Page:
Multilayer Organic Capacitors Exhibit Exceptionally Low Dielectric Absorption

Multilayer Organic Capacitors Exhibit Exceptionally Low Dielectric Absorption

Low k dielectrics with low dielectric absorption (DA), such as multilayer organic capacitors, can benefit sample and hold circuits, where DA can cause voltage error at the output due to charge recovery.

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Dielectric absorption (DA) is a condition where residual charge remains stored in a capacitor even after it has been discharged.  This could lead to voltage errors in sensitive circuits, such as sample/hold (S/H) circuits, which depend upon the voltage of the capacitor remaining static between measurements.  A four-page application note from AVX, “Dielectric Absorption Of Multilayer Organic (MLO™) Capacitors,” discusses dielectric absorption of various dielectric materials while highlighting the MLO capacitors’ low dielectric absorption.

Dielectric absorption is measured as a percentage of the recovered voltage after discharge over the maximum of the original voltage applied. Dielectric materials with lower permittivity constants (k) tend to exhibit lower DA than higher k dielectric materials. DA can range from 0.001% to 10%.  Different dielectric materials also have different DA properties. This leads to additional design consideration for S/H circuits, as the recovered voltage could lead to error on the voltage output of the circuit.

The test performed on an MLO capacitor was based on measurement standard MIL-C 19778 using a 2-x-2-in. laminate core for the device.  After charging the MLO capacitor for  1 hour at +250 VDC, the device was discharged with a 50-Ω resistor. The voltage across the device was measured 15 minutes after complete discharge. Comparing several dielectric materials, including multilayer glass and ceramic disc dielectric materials with a DA of 0.05%, the MLO capacitor measured a much lower DA of 0.0015%. (Additional information on the test performed, along with a circuit diagram, is available here.)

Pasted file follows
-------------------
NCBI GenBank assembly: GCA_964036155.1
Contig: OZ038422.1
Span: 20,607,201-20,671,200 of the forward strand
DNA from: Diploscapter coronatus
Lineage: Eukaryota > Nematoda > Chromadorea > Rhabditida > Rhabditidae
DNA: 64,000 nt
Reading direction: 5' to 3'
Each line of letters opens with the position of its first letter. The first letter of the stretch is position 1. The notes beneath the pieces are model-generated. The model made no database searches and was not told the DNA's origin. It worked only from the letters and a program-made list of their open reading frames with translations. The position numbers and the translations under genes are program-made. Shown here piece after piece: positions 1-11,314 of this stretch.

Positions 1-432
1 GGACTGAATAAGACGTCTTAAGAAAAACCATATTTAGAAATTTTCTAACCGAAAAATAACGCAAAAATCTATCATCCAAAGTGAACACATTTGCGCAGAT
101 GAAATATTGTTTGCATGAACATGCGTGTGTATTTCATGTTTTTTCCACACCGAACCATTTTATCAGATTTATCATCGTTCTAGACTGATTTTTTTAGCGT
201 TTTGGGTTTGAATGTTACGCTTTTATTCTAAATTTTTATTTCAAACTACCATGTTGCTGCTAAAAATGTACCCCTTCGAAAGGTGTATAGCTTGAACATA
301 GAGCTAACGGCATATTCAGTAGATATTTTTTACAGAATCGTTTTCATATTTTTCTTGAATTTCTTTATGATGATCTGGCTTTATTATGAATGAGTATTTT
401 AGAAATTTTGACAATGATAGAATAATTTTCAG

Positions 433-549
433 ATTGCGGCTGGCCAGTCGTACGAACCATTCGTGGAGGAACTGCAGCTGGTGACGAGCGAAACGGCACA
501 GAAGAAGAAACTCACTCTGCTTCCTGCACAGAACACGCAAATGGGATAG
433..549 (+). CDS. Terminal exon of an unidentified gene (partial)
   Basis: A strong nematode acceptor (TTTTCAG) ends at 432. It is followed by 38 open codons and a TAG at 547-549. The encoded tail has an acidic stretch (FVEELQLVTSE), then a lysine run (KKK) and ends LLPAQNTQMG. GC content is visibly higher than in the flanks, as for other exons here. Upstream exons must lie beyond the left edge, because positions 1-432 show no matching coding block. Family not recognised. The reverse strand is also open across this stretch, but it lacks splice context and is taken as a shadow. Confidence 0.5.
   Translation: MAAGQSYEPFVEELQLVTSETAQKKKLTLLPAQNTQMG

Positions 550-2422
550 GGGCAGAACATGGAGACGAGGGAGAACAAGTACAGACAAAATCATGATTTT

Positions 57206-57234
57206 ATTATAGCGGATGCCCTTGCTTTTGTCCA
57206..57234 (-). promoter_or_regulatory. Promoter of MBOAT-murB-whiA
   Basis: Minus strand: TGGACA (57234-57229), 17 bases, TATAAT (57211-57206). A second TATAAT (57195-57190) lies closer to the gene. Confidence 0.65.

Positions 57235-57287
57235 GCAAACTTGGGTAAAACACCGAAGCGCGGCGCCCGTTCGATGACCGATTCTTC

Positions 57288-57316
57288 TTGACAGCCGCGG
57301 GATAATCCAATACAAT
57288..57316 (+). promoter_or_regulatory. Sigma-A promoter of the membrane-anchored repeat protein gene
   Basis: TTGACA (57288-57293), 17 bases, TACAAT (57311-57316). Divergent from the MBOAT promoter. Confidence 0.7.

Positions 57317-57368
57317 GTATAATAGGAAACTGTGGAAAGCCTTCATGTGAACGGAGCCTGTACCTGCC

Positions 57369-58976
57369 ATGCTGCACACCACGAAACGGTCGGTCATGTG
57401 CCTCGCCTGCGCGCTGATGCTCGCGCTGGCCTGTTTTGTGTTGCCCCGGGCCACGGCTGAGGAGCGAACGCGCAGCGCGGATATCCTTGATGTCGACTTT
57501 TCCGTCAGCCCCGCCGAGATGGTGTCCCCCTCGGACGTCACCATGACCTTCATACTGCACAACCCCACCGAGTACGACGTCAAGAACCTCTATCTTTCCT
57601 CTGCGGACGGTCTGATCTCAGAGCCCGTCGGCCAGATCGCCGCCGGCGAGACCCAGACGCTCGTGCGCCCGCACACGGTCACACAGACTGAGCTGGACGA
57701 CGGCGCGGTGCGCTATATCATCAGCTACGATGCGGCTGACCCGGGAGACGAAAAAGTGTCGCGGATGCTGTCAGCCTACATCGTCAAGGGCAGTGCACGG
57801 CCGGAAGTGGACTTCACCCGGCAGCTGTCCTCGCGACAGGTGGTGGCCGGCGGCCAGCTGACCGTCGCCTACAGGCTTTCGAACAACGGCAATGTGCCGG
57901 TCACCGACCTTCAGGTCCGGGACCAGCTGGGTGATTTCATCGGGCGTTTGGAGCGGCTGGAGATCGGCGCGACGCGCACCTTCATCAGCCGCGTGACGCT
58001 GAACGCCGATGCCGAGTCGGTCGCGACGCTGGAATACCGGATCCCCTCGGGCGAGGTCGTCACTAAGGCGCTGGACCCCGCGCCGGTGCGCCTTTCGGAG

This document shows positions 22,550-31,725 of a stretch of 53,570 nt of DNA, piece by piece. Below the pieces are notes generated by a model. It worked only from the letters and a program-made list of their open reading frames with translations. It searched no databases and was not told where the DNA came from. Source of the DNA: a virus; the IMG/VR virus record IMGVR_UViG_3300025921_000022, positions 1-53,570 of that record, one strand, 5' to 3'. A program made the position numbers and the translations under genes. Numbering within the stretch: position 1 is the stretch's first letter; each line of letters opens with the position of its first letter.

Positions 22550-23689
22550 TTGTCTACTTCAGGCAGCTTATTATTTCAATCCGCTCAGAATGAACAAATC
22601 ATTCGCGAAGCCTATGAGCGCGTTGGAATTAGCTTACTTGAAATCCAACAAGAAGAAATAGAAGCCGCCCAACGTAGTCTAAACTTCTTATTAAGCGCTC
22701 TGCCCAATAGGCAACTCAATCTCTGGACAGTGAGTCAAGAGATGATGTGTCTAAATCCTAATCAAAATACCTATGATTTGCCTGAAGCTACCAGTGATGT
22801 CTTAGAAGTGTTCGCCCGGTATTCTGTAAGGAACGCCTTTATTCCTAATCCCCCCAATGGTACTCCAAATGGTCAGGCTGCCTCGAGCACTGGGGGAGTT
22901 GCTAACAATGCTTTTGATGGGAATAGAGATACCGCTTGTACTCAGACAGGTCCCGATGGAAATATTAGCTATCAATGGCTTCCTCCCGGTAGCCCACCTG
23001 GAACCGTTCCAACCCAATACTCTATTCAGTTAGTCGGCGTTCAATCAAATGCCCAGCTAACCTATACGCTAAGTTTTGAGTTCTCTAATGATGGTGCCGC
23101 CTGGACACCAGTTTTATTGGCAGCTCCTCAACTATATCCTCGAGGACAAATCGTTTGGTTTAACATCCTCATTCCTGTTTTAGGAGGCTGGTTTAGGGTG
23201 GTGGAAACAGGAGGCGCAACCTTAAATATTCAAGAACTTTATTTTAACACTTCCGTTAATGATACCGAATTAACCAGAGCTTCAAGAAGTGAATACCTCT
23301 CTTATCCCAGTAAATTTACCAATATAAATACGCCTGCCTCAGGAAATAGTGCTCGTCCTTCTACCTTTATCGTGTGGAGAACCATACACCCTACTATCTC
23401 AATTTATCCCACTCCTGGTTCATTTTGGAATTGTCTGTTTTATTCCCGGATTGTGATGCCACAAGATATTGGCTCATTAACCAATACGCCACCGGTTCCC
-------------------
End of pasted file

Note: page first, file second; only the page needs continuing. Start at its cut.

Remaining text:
Other benefits of MLO technology include low-loss performance over wide frequency ranges, repeatable fabrication via a non-fired fabrication process, construction as thin as 0.45 mm, and the capability to create heat pipes with viaholes. It also boasts matched coefficient of expansion to FR-4 circuit boards, multiple RF dielectric layers (which allow for shielded internal electrodes/traces), routing/bonding pads for surface-mount-technology (SMT) components, and moisture uptake typically under 0.04%. These benefits could be considered advantages over traditional ceramic and low-temperature co-fired-ceramic (LTCC) processes.

AVX Corp., 1 AVX Blvd., Fountain Inn, SC 29644; (864) 967-2150.

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